Last year, export business was concentrated in the early part of the marketing year. Exports during the first quarter of the year accounted for 41.2 percent of the marketing year total. That compares to the average of 32 percent in the previous 5 years. Exports in the first half of the year accounted for 78 percent of the total. That is similar to the total for the 2009-10 marketing year, but compares to a more typical 67 percent in the period 2005-06 through 2008-09. Last year, export commitments (shipments plus outstanding sales) in late October accounted for nearly 71 percent of marketing year exports. “China was a very aggressive buyer early in the marketing year,” Good added.

In the previous 5 years, export commitments in late October accounted for an average of 44.4 percent of marketing year exports, in a range of 57.5 percent (2009-10) to 37.7 percent (2005-06). This year, export commitments as of October 27 represented 49.5 percent of the current USDA projection of marketing year exports. Except for the past two years, commitments represent the largest percentage of actual marketing year exports since 1997-98. Commitments are 23 percent larger than at this time in 2008-09, when marketing year exports totaled 1.279 billion bushels.

 “There may be reasons to be concerned about soybean export demand, but the current magnitude of sales does not appear to be particularly troublesome,” Good said. “The recent pace of sales, however, has been very low.”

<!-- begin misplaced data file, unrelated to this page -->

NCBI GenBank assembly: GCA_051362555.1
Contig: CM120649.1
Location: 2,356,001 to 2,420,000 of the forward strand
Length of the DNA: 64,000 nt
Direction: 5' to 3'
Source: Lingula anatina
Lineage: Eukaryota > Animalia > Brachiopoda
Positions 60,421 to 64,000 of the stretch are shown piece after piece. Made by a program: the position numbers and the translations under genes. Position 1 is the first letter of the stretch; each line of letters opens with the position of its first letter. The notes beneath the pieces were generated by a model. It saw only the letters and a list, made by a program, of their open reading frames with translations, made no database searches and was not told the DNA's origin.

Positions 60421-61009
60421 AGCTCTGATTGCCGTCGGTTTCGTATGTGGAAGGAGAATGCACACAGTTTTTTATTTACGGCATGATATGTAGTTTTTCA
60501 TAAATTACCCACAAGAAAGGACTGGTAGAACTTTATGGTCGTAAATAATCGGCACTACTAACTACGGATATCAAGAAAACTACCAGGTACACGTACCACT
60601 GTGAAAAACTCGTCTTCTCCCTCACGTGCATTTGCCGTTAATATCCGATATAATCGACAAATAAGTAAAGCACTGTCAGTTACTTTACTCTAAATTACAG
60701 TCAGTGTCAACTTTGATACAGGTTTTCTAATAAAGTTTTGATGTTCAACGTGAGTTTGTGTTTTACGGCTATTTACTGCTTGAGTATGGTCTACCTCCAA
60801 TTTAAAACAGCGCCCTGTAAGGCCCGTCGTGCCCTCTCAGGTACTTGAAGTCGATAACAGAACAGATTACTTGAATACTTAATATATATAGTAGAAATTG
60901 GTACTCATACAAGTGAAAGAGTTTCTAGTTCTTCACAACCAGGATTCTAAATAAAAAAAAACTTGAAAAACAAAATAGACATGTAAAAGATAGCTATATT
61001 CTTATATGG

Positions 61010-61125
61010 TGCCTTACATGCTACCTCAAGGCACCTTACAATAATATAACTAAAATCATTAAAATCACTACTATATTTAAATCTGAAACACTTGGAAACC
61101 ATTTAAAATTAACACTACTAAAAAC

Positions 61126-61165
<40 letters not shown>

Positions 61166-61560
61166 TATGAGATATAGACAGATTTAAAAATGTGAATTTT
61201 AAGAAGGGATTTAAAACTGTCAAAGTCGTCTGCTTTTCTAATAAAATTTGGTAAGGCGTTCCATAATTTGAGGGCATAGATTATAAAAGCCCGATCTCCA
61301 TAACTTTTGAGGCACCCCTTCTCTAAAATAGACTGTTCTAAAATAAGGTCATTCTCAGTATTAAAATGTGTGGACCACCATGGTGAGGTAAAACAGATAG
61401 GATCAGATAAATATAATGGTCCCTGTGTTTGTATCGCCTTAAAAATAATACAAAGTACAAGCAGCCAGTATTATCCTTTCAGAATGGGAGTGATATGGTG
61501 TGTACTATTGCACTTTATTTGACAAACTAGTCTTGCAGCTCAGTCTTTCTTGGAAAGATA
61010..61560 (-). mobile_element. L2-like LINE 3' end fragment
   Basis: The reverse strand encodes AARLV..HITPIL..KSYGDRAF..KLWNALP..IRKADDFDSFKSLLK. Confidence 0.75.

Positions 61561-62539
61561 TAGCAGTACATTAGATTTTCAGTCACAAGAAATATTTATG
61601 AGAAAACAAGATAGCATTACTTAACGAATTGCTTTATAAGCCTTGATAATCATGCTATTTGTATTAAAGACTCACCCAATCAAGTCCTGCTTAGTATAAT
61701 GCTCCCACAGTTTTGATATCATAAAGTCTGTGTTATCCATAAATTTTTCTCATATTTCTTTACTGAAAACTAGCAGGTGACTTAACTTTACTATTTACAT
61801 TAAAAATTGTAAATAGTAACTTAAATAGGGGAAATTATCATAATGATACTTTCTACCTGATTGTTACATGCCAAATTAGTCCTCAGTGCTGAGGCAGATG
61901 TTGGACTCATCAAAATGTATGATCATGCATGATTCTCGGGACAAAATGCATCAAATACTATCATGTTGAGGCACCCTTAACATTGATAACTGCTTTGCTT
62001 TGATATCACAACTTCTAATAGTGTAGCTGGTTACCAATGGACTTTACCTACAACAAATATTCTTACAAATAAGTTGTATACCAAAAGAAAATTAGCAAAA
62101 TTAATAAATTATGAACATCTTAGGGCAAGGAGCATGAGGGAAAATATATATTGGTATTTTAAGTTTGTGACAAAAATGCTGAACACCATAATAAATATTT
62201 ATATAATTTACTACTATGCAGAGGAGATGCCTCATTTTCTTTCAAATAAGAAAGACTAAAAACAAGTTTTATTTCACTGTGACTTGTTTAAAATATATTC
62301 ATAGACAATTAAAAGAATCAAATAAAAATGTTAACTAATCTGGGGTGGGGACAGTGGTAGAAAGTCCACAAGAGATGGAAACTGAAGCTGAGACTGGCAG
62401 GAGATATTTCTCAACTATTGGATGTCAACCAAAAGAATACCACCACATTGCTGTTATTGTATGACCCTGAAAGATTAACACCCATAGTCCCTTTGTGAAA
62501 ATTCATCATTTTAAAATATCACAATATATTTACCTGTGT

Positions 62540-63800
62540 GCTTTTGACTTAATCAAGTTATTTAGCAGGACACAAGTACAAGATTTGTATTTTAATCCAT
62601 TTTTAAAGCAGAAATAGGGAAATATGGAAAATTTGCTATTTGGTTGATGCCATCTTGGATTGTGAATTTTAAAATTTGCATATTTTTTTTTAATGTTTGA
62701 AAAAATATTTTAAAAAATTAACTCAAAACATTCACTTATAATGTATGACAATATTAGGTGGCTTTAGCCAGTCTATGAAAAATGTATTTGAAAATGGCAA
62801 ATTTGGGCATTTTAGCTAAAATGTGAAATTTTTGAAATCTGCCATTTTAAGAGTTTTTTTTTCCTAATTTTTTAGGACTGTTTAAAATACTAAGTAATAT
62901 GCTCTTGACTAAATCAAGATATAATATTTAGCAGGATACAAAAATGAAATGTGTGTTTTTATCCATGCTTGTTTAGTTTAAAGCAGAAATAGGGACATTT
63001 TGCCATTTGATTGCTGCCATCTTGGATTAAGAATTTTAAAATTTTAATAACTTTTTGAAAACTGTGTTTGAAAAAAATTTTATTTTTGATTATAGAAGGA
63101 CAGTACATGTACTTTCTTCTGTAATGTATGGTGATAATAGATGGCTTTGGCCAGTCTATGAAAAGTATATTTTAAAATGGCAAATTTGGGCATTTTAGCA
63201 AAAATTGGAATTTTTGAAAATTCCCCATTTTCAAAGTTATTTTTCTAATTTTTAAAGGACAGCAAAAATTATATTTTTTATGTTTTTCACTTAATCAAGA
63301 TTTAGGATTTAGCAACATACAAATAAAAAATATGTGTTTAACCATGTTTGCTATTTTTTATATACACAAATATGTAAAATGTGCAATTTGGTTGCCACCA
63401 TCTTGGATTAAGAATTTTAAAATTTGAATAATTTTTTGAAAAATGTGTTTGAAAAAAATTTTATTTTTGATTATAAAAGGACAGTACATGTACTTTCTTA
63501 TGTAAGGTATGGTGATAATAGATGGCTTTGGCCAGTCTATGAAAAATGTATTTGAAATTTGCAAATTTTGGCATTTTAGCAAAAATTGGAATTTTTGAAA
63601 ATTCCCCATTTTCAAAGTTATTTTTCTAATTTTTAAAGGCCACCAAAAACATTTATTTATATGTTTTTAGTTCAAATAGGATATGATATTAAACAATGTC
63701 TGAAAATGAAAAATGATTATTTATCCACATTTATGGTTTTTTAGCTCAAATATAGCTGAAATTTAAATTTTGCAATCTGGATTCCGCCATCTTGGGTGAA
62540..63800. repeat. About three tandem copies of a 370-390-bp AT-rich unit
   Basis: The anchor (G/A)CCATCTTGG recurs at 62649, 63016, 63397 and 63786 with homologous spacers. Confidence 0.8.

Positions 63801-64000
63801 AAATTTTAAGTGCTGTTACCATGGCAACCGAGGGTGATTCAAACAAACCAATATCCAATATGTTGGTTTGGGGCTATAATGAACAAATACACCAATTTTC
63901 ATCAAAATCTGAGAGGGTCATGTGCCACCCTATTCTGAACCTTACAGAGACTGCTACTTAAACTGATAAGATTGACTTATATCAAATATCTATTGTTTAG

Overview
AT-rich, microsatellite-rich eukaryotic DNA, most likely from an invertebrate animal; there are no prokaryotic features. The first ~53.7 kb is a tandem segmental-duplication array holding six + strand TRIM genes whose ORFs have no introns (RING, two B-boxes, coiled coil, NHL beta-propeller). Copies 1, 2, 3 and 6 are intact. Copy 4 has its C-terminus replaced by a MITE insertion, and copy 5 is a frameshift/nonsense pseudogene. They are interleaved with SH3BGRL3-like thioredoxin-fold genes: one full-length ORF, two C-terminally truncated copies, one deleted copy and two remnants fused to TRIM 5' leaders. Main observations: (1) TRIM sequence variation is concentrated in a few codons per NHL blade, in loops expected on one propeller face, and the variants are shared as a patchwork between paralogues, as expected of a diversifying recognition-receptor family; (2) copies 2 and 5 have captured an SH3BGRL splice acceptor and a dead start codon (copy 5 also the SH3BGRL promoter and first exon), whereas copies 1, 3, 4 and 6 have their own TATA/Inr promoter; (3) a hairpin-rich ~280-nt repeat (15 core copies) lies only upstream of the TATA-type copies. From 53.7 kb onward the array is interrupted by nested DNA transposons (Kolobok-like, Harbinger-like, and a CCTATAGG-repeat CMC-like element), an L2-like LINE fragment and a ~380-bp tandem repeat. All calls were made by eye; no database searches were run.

Good said to reach the USDA projection for the year, new sales will need to average 15.5 million bushels per week from November 2011 through August 2012. For the two weeks ended Oct. 27, new sales averaged only 8 million bushels per week. The pace of new sales and weekly shipments need to be followed closely to gauge the potential for marketing-year exports. In addition, the monthly Census Bureau export estimates should be monitored, as those are the official export estimates. The estimate of September 2011 exports will be released on Nov. 10.  

“Typically, the difference between the USDA export inspection estimates and the Census Bureau estimates are small early in the year,” Good said. “In recent years, however, that difference has often become larger later in the marketing year.”
Good said by the end of the year, Census Bureau estimates were about 40 million bushels larger than USDA inspection estimates in the three years from 2007-08 through 2009-10. Last year, Census Bureau estimates for the year exceeded export inspections by only 14 million bushels.

The USDA will release new forecasts of U.S. and world soybean production and consumption for the current marketing year on Nov. 9. “The market appears to be expecting the forecast of U.S. marketing year exports to be below the October forecast,” Good said. “A smaller forecast seems premature based on the current status of sales and shipments.”